Search the Invisible Web with CompletePlanet

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Credit: PeopleImages

Note : Complete Planet has been discontinued as an Invisible Web search tool. Read What is the Invisible Web? for more information on how to search this amazing repository of somewhat undiscovered Web content. 

What is CompletePlanet?

CompletePlanet was an Invisible Web portal with fast service, relevant results, and an easy to use interface. CompletePlanet was able to search over 70,000+ searchable databases and specialty search engines, a pretty impressive number, and searchers found that their search results for a number of different queries were right on target with credible, reliable results (most worthy of a good footnote or two). CompletePlanet was a great research tool for not only the casual Web surfer who might be looking for some answers, but also for the serious researcher who needed reliable information that was backed up by a variety of credible sources.

While CompletePlanet has unfortunately been discontinued, there are a number of useful research sources that fill the gap left behind, including:

How To Search The Invisible Web With CompletePlanet

The CompletePlanet home page was very well laid out and made the service very user-friendly. There was a wide variety of topics from which to choose from, which made this a good place to start if searchers had a really good idea of where their particular search query was headed. 

For example, a simple search for "clouds" using the standard search bar returned 187 "related databases." CompletePlanet results were a bit different than searching for the word "clouds" in a less focused search portal; instead of the search results page being full of links to a whole host of Web sites, CompletePlanet used its technology called Deep Query Manager instead to search databases. The results, therefore, were made up of various Invisible Web databases.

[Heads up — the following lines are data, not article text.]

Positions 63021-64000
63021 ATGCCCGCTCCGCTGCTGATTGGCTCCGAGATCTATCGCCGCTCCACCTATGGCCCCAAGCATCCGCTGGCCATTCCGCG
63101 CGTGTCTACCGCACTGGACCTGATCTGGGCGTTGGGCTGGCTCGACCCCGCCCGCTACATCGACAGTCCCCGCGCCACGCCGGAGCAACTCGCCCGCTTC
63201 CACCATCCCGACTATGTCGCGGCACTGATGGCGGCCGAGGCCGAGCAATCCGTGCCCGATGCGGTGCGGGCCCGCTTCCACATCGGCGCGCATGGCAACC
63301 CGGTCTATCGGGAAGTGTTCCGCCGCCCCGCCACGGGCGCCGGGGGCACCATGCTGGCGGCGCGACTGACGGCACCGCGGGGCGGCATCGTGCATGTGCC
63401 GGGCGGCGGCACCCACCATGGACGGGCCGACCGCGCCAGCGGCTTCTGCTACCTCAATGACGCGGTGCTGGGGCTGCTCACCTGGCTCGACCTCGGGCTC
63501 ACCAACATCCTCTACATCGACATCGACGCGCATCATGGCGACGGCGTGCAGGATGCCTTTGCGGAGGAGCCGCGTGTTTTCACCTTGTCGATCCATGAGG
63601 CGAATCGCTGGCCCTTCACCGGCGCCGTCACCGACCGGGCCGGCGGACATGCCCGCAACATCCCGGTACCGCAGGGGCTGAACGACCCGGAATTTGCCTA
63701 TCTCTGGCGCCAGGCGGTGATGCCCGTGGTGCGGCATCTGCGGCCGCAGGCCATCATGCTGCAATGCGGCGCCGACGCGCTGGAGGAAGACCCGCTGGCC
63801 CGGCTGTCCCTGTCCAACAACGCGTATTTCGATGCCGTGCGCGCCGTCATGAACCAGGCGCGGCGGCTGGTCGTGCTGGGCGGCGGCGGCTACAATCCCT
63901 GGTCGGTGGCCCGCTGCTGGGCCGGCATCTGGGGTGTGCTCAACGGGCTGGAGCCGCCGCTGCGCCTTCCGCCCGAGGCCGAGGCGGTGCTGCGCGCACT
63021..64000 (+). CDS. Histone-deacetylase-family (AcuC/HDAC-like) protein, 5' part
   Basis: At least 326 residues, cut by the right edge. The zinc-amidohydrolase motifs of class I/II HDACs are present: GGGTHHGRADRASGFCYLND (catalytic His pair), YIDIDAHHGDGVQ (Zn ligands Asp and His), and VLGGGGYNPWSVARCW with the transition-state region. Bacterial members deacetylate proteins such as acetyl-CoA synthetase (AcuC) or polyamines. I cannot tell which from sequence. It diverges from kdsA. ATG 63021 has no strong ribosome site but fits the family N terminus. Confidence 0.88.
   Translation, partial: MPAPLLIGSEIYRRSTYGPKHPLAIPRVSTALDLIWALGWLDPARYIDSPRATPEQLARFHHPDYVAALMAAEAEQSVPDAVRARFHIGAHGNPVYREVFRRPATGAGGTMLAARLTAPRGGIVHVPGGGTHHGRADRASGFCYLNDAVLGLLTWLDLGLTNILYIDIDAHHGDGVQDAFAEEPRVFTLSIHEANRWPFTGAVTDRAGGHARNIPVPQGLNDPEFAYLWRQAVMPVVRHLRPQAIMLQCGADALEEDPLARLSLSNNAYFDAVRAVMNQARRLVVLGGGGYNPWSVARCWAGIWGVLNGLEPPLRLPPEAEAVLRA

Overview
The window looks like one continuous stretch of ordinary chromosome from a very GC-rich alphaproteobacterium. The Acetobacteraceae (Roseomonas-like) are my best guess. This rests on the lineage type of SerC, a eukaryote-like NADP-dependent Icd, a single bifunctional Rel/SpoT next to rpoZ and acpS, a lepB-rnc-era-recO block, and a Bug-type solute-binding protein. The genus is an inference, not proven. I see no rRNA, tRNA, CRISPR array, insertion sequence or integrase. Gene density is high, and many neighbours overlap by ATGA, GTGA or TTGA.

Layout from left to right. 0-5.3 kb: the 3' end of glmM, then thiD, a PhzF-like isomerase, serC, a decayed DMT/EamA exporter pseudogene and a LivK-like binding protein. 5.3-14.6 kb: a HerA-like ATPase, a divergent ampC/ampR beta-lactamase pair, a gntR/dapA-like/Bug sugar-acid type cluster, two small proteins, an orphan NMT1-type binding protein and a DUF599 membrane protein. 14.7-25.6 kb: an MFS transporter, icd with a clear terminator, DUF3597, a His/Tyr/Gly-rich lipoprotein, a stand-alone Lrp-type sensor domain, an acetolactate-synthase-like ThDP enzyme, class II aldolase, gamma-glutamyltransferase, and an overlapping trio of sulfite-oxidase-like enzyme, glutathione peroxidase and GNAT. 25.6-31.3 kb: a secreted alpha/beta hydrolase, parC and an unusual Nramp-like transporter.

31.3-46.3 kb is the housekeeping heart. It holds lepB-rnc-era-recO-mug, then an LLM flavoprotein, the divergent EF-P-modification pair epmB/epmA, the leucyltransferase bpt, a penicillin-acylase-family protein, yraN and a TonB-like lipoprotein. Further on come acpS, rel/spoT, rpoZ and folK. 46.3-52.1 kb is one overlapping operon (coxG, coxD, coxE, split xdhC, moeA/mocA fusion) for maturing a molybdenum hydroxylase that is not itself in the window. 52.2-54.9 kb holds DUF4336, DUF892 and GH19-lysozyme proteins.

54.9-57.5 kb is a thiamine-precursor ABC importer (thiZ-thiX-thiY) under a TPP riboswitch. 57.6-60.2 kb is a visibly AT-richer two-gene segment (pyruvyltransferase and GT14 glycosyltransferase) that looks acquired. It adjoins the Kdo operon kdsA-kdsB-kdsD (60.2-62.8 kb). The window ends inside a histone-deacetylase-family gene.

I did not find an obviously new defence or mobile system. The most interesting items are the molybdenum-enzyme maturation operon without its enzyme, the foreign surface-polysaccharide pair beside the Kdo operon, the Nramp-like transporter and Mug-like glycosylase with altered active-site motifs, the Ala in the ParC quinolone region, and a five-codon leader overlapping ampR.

A search for clouds using the topic database worked a bit differently. Searchers were able to choose the topic "science" in order to initially narrow down their search, with the option to explore "Meteorology". CompletePlanet only returned one result for the initial search query of clouds, but it was a pretty good one - it turned out to be the Australian government's Greenhouse and Climate change page. Some searchers might have preferred narrowing down their topic from the start in CompletePlanet, since the results were more targeted and relevant; however, that is completely a personal preference.

At the bottom of every search result, users would see little colored squares to indicate how relevant the result is to the original search query; the highest score is four squares, so the more squares, the better. Next to that searchers would see the size of that particular file and the date it was "harvested", rather, when CompletePlanet indexed that page.

CompletePlanet Advanced Search

CompletePlanet Advanced Search was standard; users would get the option to search by title, keyword, description, date, etc. Another valuable search resource was CompletePlanet Search Help - it was a great introduction to what searchers were able to do with CompletePlanet.

CompletePlanet - A Great Resource

CompletePlanet was a wonderful resource to dive into the Invisible Web, and made it simple to narrow down searches without a lot of complicated search syntax or search operators. CompletePlanet searched the Invisible Web directly; therefore results overall were of a higher standard (since they were in academic, government, military, etc. databases) than if users searched for the same item in a general search engine. Ease of use also set CompletePlanet apart; it was easy to narrow down or broaden a search in addition to promoting exploration in topics users might not have otherwise come up with. CompletePlanet was a valuable addition to the web's best search engines, and while it has been discontinued, the use of this tool sparked many users into diving deeper into what can be found using Invisible Web resources.